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Manna - Blessing or Affliction?

By: Rabbi Barak Bar-Chaim

The Manna that provided the Jewish people with sustenance in the desert is generally viewed as a blessing. This view is supported by the Torah’s description of the Manna as having the appearance of beautiful crystal in chapter 11 of the book of numbers. Additionally the thought of having all ones financial needs taken care of and not having to work for a living, is a rather attractive one for most of us mere mortals. Retiring with all ones needs met at a young age can certainly be categorized as a high western ideal. Having the leisure to contemplate spiritual, philosophical and political ideals as would have been the case for the generation of the desert was indeed a unique blessing.

The problem is that the description of the Manna in this weeks Torah portion implies that the Manna was both a cause of suffering and some kind of test for the Jewish people. The Torah states ‘Who fed you with manna in the desert, which your forefathers did not know, in order to afflict you and in order to test you, to benefit you in your end.’ The blessing of the Manna is understood, but what is the affliction and the test involved with the Manna? We will present two valuable interpretations that are connected, and shed light on the generational message of the Manna.

Rashi’s grandson, Rabbi Shmuel Ben Meir (known by the acronym Rashbam), suggests that the Manna was an affliction upon the nation because it removed their sense of security. The Manna that fell would only last for that day and storage was impossible. In the terminology of the sages they lost the security of having ‘bread in the sack.’ The modern form of this sense of security would be ‘money in the bank’ or perhaps an insurance policy of sorts. They were robbed of this sense of security and were left feeling naked and vulnerable.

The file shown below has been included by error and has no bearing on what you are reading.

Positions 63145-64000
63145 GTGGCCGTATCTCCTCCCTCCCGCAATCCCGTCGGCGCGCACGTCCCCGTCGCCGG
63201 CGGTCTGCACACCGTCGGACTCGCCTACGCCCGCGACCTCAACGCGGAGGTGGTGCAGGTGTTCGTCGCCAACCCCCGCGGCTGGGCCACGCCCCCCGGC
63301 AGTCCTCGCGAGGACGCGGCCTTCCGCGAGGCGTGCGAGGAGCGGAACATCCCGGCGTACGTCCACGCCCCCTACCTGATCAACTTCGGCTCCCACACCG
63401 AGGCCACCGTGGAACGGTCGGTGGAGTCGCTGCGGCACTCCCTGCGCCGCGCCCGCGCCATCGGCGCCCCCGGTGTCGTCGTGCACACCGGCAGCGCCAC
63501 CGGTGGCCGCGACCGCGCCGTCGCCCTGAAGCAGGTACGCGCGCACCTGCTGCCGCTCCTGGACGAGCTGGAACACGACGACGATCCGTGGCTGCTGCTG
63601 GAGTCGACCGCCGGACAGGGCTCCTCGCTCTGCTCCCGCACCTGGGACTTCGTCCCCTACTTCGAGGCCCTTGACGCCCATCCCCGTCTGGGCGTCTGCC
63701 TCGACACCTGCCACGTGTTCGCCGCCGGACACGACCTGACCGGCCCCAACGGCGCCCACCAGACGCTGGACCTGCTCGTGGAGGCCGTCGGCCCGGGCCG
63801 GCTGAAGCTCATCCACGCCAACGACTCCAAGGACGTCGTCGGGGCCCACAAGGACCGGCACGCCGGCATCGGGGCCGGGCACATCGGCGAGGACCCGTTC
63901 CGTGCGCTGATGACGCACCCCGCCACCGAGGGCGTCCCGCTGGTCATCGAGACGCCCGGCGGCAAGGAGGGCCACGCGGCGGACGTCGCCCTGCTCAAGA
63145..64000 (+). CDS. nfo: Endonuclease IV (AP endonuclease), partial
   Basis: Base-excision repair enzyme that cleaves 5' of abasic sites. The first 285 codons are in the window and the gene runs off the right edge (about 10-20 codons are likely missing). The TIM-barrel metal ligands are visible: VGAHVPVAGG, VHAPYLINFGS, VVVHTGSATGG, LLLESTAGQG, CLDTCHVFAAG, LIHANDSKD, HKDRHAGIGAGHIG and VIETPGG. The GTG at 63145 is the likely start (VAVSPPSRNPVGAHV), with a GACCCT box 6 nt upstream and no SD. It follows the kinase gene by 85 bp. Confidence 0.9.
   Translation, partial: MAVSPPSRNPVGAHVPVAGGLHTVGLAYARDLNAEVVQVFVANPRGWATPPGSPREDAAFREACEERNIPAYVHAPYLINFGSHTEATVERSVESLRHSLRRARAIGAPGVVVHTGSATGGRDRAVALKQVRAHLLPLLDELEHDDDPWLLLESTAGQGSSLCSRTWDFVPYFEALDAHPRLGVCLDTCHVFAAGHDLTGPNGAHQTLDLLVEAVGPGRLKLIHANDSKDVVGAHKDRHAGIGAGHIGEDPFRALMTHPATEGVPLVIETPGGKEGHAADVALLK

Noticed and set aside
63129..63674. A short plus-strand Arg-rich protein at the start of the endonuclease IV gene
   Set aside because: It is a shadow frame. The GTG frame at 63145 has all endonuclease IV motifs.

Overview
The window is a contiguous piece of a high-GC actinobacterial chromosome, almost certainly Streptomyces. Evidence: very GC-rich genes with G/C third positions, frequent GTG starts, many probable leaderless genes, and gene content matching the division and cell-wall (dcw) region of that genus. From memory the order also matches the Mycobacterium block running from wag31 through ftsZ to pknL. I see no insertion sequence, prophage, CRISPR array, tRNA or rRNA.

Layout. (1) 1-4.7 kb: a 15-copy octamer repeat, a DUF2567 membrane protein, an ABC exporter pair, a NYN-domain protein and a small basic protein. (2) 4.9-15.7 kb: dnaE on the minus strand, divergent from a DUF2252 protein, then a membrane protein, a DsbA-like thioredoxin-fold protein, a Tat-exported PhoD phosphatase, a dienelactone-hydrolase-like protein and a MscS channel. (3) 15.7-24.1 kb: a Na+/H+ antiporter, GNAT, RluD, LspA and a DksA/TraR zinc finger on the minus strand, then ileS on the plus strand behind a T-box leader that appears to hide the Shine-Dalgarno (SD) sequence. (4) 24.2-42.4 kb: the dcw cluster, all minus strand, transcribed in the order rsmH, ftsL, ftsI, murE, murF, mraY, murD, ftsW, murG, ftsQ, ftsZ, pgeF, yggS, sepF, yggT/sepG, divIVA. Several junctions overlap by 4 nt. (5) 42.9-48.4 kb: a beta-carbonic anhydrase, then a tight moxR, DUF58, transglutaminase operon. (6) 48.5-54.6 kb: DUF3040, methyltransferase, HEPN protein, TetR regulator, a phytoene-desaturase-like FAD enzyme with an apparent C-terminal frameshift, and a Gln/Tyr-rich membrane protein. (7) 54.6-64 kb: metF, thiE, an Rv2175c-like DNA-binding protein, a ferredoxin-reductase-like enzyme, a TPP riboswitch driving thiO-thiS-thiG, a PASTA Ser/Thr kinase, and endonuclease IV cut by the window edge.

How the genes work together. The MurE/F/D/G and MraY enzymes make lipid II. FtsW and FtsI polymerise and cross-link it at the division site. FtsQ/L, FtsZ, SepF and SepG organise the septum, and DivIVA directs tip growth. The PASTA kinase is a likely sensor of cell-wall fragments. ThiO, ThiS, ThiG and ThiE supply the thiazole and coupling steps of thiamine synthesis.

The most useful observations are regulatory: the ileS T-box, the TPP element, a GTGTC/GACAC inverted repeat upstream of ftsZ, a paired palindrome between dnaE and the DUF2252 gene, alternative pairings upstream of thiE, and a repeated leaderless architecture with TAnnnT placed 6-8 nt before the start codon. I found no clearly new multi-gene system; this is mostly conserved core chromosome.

In fact Rabbi Samson Raphael Hirsch suggests that the Hebrew term ‘Anotcha’ stems from the Hebrew word ‘Ani’ or poor person. He suggests that they were robbed of their sense of wealth and were left feeling vulnerable. The test was how to respond to this sense of insecurity and vulnerability. Would they rebel (as was the case on occasion) and demand a ‘normal’ life where human beings alone could control and secure their own destinies and wellbeing or would they resolve their vulnerability by trusting in God to continue providing day in and day out.

I would suggest that in many ways we live in a generation of Manna. We have more than most of our ancestors had, we have running water, comforts and food to eat. Yes, we are generally in the western world a generation of plenty. And yes, we are perhaps more worried, anxious and depressed than ever before. The test of the Manna is alive and well in our times. Will we accept the challenge of being sheep in God’s herd and trusting in Hashem to provide what he deems appropriate for us?

Friends, I unfortunately cannot say that I can answer this question in the affirmative. If I could, I would have worry far less than I do. If I could, I would be more accepting of things I cannot control and submit as a sheep to the direction of God, our Shepherd. If I could I would be more patient, less angry and more accepting. I would be a happier person, a better husband, father and friend.

As we read the Torah’s description of the Manna we are reminded that there is a joyous tool at our disposal – the ability to trust and be Shepherded by God himself, the ability to lead happier, more fulfilled lives and really enjoy the Manna in our lives as a true blessing.